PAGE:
In case the world doesn’t know yet, please ring the bells. It’s my birthday!
Birthdays symbolize and celebrate the fact that individuals have a history.
In this blog I share a few memories from my own life history, plus an exercise that demonstrates the importance of memories. I hope the exercise “I Remember” helps you re-experience happy occasions, or alternatively emotionally process through and beyond painful memories of loss.
Life celebratory dates are met with a mix of emotions by people. For instance, I have learned over the years that December 31st is not a good day, to put it mildly, for my mother-in-law. Although it marks a traditionally celebratory day (wedding anniversary), it’s also a painful 24-hour period, in which she’s acutely conscious of memories of lost love (husband’s death from leukemia) and of shared life and opportunities missed.
I remember my 7th grade and thirteenth year of life in, Texas. My parents had returned there from Kenya for sabbatical. It must have been an emotionally laden and formative one, given the number of memories associated with it, but then again, middle school itself is the onset of a burgeoning adolescence for most teens.
Memories include: walking to school with wet, long hair and then having to comb out icicles; learning CB radio lingo and having my own CB handle; having a much older high school girl catching me off-guard outside a church youth event, telling me she has this “thing for kids from Africa, do I know what she means?,” me naively replying “yes,” and then before I know what is what experiencing the sensation of a warm, wet and all-engulfing mouth; hanging out with an “exemplary adult” who not only introduced me to the world of adult magazines, but who wore his character on a T-shirt declaring “If all else fails, I still have my personality”; and drawing circles on a Texas map of the route I intended to take when I ran away from home, because I was adamantly opposed to my family’s return to Africa, given my happy acclimation to U.S. culture and life.
What about you?
Are traditionally celebratory dates mostly joyous occasions? Or do they evoke disproportional anguish and pain of memories past, such as a loved one’s death? A marriage dissolved? A child’s estrangement? The onset of a debilitating illness or addiction? A loss of a way of life and/or vocation?
Over the past decade my life has benefited from working with people, who comprise and relate to a South African research and community development non-profit called The Sinomlando Centre for Oral History and Memory Work in Africa, http://sinomlando.ukzn.ac.za/. Sinomlando is a non-profit psychosocial memory work and human rights initiative begun in 1994 by a Belgian professor of History of Christianity at the School of Religion, Philosophy and Classics at the University of KwaZulu-Natal, Pietermaritzburg, Philippe Denis, and a colleague, Nokhaya Makiwane.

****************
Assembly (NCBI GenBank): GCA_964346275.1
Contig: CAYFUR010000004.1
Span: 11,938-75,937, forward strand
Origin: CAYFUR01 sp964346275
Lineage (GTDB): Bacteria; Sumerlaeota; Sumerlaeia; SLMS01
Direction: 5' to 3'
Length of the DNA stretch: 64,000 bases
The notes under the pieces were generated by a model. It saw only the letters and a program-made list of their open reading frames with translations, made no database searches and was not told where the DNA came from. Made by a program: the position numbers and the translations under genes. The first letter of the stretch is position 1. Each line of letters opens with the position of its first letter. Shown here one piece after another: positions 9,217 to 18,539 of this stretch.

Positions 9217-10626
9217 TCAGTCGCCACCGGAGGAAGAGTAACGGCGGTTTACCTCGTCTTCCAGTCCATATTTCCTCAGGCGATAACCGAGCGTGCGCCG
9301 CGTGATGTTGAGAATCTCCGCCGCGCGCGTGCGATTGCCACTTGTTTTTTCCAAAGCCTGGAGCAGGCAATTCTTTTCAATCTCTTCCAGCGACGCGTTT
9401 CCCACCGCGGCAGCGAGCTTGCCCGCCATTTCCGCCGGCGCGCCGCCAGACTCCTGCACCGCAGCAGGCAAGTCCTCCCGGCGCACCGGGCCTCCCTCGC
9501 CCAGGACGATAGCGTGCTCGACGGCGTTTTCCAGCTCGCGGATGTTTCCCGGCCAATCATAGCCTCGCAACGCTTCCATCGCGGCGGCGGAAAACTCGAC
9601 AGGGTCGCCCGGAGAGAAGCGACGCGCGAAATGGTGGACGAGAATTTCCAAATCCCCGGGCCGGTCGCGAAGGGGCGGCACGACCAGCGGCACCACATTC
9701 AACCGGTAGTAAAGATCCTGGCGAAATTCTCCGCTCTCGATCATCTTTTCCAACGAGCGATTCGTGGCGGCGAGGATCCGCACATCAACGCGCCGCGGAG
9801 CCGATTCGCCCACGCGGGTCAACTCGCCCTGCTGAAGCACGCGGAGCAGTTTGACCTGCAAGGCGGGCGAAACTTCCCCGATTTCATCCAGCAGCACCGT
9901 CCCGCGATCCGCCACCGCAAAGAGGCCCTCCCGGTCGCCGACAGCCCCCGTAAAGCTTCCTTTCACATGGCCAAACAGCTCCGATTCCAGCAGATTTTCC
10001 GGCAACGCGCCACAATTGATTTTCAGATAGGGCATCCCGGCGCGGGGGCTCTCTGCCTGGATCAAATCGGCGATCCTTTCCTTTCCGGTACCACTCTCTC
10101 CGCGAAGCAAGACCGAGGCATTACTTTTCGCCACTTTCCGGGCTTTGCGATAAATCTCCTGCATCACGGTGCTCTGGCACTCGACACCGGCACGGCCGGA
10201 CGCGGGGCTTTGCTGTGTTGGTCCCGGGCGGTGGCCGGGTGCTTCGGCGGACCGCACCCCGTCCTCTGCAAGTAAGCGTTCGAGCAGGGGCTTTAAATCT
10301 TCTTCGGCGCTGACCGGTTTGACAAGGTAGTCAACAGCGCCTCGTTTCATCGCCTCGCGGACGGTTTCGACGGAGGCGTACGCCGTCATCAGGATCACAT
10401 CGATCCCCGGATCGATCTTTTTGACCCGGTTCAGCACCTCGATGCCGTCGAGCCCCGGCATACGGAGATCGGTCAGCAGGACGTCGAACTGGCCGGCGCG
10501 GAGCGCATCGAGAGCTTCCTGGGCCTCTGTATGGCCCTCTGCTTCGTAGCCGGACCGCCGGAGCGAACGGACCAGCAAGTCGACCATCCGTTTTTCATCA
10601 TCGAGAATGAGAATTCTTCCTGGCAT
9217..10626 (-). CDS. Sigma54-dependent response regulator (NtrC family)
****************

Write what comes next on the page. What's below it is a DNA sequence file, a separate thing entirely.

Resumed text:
Sinomlando seeks to redress the damaging effect of violence and HIV/AIDS on African children and their families through memory work and oral history. Sinomlando, an isiZulu word for “we have a history,” utilizes a slim memory manual in book form for its training of memory workers, entitled Never Too Small To Remember, the title of which is intentional in that we advocate for traditionally “silenced voices” – aka, children, but also women – to contribute their voices and stories.
Should you have interest to know how you can either contribute financially or become a partner member of Sinomlando’s work, contact them directly at “contact us”: http://sinomlando.ukzn.ac.za/index.php/en/contact-us-mainmenu-36.
Memory work utilizes many different exercises in enabling individuals to share their history and process life trauma. “Memories of Loss” and “I Remember” are two. Given that birthdays are hopefully more celebratory than remorseful, I share how to do “I Remember” because it can be used for painful and joyful remembrances. With your spouse, partner, close friend, immediate and extended family, church or any other small group that constitutes a “safe place” for you, share with each other answers to the following four questions.
The final question is particularly important, in that, it’s where participants express feelings associated with specific memories. The start to healing or coming to terms with a specific loss and struggle in life, is most often preceded by a verbalization or sharing with someone, as in, for example, the 12 Steps of Alcoholics Anonymous, where the first step is simply having the courage to acknowledge one’s addiction/problem and need for help.
Share a remembrance, a memory.
(Examples: a wedding, the birth of a child, the death of a family member, etc.)
Share on what occasions you most often remember these events.
(Example: for my mother-in-law it’s December 31st)
Share what you typically do or think when you remember these events.
(Examples: I sing songs, I look at photo albums, I get in a “sour mood”, I cry inconsolably)
Share what emotions these memories provoke in you.
(Examples: I feel relief, pain, sadness, distress, etc.)
Thank you for sharing in my birthday by allowing me to share something of my own history and life story, as well as that of The Sinomlando Centre for Oral History and Memory Work in Africa!